The 129th Ohio General Assembly has been described as the most meaningful, most reform-minded, and most enthused in recent history. The aggressive agenda set forth by Governor John Kasich, coupled with the solid GOP majorities in both the House and the Senate, have resulted in the passage of almost 150 bills. This is a far cry from the previous General Assembly, where partisan politics helped set a modern record for legislative futility, with the passage of a mere 58 bills. The legislation passed into law over the past three months includes many bills with bipartisan support. Senate President Tom Niehaus noted that 80% of the nearly 200 bills that passed his chamber received Democratic support.

This session’s bills address a variety of issues affecting many different Ohioans. Some of the changes include:

  • The Cleveland Plan for Transforming Schools. The plan makes several changes in the school district’s relationship with teachers and charter schools with the hopes of making education better for the city’s children.
  • A third-grade reading guarantee. This bill raises public education standards across Ohio by requiring that students who do not read up to a certain level be kept from moving on to the fourth grade. Some exceptions do apply. The education bill was part of Governor Kasich’s mid-biennium review of the state’s budget and policy initiatives.
  • Safe Harbor Act implements a victim-centered approach to human trafficking. The law protects the juvenile victims of human trafficking from prosecution and diverts them into treatment. The penalty for trafficking will include a mandatory prison term. New statutes will also take aim at the customers of prostitutes. The law also provides that the seized assets of human traffickers may be used to create a fund to help the victims of human trafficking.
  • A ban on texting while driving. Ohio is now among many states that have banned texting while driving. Though it is a secondary offense for adults, it is a primary offense for juvenile drivers. The ban applies to all electronic hand-held devices
  • Registration requirements for restricted species. After the incident in Zanesville this past fall, where over 50 dangerous wild animals were released into the community, new laws ban the acquisition, sale, and breeding of restricted species starting in 2014. Those who currently own these species may keep their animals provided they register them with the Ohio Department of Agriculture and comply with the guidelines regarding caging and care.
  • Tax credits for employers who encourage telecommuting. A new tax credit is now available to companies whose employees work mostly from home.
  • No interest rate cap for in-state credit card companies. Ohio credit card companies are no longer required to abide by the state’s 25% interest rate cap, which out-of-state credit card issuers have long disregarded.
  • Redrawn library district boundaries. The State Library Board of Trustees has been asked to redraw the boundaries of any intersecting library districts to prevent any one district from being double-taxed.
  • Classroom-based driver’s education may be replaced with online instruction. Ohio teens preparing to earn their driver’s licenses may now replace the required 24 hours of classroom instruction with a new, state-approved online course. Eight hours of behind-the-wheel instruction is still necessary.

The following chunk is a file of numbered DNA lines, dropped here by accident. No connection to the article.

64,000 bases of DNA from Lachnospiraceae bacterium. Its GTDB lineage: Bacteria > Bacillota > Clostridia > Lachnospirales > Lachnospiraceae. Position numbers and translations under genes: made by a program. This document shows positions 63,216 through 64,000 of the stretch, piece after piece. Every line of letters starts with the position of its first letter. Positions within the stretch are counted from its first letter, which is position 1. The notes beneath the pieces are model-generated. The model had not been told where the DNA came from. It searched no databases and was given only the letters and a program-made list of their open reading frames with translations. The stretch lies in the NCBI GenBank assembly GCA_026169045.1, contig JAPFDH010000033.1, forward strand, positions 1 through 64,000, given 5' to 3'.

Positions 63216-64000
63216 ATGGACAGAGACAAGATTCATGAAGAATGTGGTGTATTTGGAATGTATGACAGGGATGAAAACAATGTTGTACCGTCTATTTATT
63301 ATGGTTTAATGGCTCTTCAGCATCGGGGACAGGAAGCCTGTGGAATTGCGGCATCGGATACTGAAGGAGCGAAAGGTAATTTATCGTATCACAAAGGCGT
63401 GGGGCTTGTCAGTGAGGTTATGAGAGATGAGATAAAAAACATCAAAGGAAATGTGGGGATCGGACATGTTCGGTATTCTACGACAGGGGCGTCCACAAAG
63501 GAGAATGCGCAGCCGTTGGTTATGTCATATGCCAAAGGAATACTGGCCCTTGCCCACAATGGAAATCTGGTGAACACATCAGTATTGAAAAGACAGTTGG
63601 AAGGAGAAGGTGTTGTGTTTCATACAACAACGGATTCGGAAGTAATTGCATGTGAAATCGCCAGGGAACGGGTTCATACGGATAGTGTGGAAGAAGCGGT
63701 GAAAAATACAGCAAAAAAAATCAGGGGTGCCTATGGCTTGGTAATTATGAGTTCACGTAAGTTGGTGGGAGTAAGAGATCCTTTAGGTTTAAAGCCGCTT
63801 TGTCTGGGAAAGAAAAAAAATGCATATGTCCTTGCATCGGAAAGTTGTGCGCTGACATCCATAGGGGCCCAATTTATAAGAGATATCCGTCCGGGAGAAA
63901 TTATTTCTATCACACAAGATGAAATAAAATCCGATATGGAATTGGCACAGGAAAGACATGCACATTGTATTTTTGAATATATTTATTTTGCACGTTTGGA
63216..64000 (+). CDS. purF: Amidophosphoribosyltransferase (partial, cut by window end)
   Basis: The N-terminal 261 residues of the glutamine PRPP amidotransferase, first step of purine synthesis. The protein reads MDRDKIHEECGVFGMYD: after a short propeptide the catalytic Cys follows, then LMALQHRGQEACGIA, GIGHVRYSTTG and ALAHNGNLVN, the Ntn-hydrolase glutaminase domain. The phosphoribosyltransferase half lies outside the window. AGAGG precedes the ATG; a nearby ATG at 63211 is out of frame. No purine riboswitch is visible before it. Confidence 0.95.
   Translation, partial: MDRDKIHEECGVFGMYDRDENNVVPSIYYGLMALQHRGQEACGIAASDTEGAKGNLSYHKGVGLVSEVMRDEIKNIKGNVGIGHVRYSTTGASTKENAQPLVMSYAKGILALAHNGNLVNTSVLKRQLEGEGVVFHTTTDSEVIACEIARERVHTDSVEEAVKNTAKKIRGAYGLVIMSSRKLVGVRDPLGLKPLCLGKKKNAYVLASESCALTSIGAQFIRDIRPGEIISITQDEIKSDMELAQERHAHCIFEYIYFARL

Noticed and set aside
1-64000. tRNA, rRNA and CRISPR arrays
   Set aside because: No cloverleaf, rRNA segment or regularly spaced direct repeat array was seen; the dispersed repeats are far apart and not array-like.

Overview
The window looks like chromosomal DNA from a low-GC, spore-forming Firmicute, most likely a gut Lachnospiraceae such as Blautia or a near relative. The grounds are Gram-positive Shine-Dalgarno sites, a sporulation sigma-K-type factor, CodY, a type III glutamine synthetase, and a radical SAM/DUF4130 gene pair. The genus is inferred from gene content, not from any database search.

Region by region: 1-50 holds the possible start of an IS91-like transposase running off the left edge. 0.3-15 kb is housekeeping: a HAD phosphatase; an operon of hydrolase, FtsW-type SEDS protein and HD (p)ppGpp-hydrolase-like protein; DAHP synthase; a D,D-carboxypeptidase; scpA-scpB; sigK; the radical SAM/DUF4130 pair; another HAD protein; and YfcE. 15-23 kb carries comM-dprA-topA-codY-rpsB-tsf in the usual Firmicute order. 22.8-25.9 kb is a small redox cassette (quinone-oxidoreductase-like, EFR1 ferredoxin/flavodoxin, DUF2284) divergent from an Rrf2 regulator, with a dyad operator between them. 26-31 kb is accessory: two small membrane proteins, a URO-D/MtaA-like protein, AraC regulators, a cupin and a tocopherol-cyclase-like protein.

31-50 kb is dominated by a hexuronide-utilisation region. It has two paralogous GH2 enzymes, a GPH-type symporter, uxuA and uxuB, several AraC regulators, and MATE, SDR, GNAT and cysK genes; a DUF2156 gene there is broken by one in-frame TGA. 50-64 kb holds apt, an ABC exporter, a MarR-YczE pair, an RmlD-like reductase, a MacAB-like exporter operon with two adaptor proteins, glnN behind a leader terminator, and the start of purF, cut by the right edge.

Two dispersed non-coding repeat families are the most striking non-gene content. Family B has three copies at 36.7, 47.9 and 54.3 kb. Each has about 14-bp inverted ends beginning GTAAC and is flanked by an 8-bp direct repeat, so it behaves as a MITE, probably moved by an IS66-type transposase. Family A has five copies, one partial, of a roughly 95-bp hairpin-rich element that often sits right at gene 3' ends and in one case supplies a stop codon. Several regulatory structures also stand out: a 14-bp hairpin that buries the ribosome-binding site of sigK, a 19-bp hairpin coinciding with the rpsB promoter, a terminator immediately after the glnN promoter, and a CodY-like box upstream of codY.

• “Fracking” disclosure requirements. As oil and gas issues continue to dominate state headlines, the legislature mandated that drilling companies disclose information about the chemicals they use during the hydraulic fracturing process. However, details about chemicals deemed company trade secrets might still be kept confidential.
  • Reformed collateral sanctions for felons who have been released from prison. This law allows for the expansion of options for sealing criminal records and the lifting of some restrictions on occupational licenses that felons previously could not obtain. It seeks to eliminate barriers to employment for ex-felons. The law also eliminates prohibitions against sealing juvenile records in certain cases.
  • Pension bills are passed in the Senate and will be considered in the House this fall. Several bills addressing the longevity of Ohio’s five public pension plans have passed from the Senate to the House where they will receive further consideration. Changes could include increased member contributions, recalculated final average salaries, benefits and cost-of-living adjustments, and longer terms of service before members are eligible for disability coverage. Organizations representing state and local government officials and employees are weighing the merits and consequences of the recommended changes.
  • Increased funding for park and farmland preservation. Legislators added $42 million for the Clean Ohio program, in addition to the $6 million set forth in the previous budget bill. $36 million of the new funds will be directed toward green space projects while the remaining $6 million will facilitate farmland preservation.  

These changes reflect just a handful of the bills enacted into law during this active legislative session. It is anticipated that many additional bills, perhaps more controversial in nature, will be passed in the fall’s lame duck session following the November election.